The context and habits of accident investigation practices were explored by means of questionnaire data obtained from accident investigators in the healthcare, transportation, nuclear and rescue sectors in Sweden. Issues explored included; resources, training, time spent in different phases of an investigation, methods and procedures, beliefs about causes to accidents, communication issues, etc. Examples of findings were: differences in the extent to which the human factor was perceived as a dominant cause to accidents; manning resources to support investigations were perceived as rather scarce; underutilization of data from safety related processes such as risk analysis and auditing data; the phase of suggesting remedial actions (recommendations) were comparatively brief and generally not well supported. A majority of the investigators thought that the investigations were free from pressures to follow a specific direction; the investigators also thought that performing an investigation in itself (regardless of the specific results) had positive influences on safety. A majority of the investigators thought that upper management had a relatively strong influence on safety in the organizations. The results are discussed in terms of suggestions for strategies to strengthen investigation practices - particularly those conducted as part-time work in organizations.

  • 45.
    Rönnberg, Niklas
    et al.
    Linköping University, Department of Science and Technology, Media and Information Technology. Linköping University, Faculty of Science & Engineering.
    Lundberg, Jonas
    Linköping University, Department of Science and Technology, Media and Information Technology. Linköping University, Faculty of Science & Engineering.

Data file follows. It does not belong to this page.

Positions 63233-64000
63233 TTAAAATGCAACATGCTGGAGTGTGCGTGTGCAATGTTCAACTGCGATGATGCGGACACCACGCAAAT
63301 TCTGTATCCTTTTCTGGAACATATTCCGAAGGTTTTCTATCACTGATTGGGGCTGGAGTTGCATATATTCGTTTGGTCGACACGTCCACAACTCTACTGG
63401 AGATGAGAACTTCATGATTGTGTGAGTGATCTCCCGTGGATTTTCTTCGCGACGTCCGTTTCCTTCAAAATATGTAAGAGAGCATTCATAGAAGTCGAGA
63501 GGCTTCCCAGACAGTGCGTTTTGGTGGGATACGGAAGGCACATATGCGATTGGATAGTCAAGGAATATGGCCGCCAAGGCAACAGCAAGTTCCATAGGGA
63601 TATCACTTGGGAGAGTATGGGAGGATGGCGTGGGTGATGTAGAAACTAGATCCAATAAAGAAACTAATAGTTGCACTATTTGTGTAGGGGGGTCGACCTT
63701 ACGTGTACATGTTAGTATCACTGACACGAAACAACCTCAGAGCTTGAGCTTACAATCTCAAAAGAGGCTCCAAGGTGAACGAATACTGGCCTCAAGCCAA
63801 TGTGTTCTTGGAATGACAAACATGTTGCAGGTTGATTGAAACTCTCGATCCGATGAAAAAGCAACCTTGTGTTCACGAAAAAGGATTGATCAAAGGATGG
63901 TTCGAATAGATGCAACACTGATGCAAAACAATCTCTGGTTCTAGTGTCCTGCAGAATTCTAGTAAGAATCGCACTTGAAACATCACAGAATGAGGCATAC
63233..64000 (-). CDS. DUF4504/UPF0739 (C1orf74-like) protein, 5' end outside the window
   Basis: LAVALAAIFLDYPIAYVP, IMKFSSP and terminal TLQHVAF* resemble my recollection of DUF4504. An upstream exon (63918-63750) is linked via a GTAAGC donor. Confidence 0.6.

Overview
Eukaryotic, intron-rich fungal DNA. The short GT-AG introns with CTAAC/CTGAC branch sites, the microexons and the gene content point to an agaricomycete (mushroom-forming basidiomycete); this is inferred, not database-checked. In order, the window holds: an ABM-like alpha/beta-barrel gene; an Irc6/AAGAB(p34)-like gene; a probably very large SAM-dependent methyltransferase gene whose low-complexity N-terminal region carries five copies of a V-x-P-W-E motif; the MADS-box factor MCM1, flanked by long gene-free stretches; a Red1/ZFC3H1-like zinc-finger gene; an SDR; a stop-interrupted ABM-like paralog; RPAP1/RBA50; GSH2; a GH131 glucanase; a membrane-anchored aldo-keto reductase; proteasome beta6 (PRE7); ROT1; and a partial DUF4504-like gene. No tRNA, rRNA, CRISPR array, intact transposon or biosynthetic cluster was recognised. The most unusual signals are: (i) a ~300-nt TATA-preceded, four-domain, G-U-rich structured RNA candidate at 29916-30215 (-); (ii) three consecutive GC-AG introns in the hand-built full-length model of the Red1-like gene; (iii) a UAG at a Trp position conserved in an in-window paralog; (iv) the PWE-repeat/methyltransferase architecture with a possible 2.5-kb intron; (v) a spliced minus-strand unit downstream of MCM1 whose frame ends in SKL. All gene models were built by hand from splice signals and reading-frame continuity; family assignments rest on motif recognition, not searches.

Löwgren, Jonas
    Linköping University, Department of Science and Technology, Media and Information Technology. Linköping University, Faculty of Science & Engineering.
    SONIFYING THE PERIPHERY: SUPPORTING THE FORMATION OF GESTALT IN AIR TRAFFIC CONTROL2016In: Proceedings of ISon 2016, 5th Interactive Sonification Workshop, CITEC, Bielefeld University, Germany, December 16, 2016, CITEC, Bielefeld University , 2016, p. 23-27Conference paper (Refereed)
    Abstract [en]

    We report a design-led exploration of sonification to provide peripheral awareness in air traffic control centers. Our assumption is that by using musical sounds for sonification of peripheral events, it is possible to create a dynamic soundscape that complements the visual information to support the formation and maintenance of an airspace Gestalt throughout the air traffic controller’s interaction. An interactive sonification concept was designed, focusing on one controlled sector of airspace with inbound and outbound aircraft. A formative assessment of the sonification concept suggests that our approach might facilitate the air traffic controller’s work by providing complementary auditory information about inbound and outbound aircraft, particularly in situations where the traffic volume is moderate to low.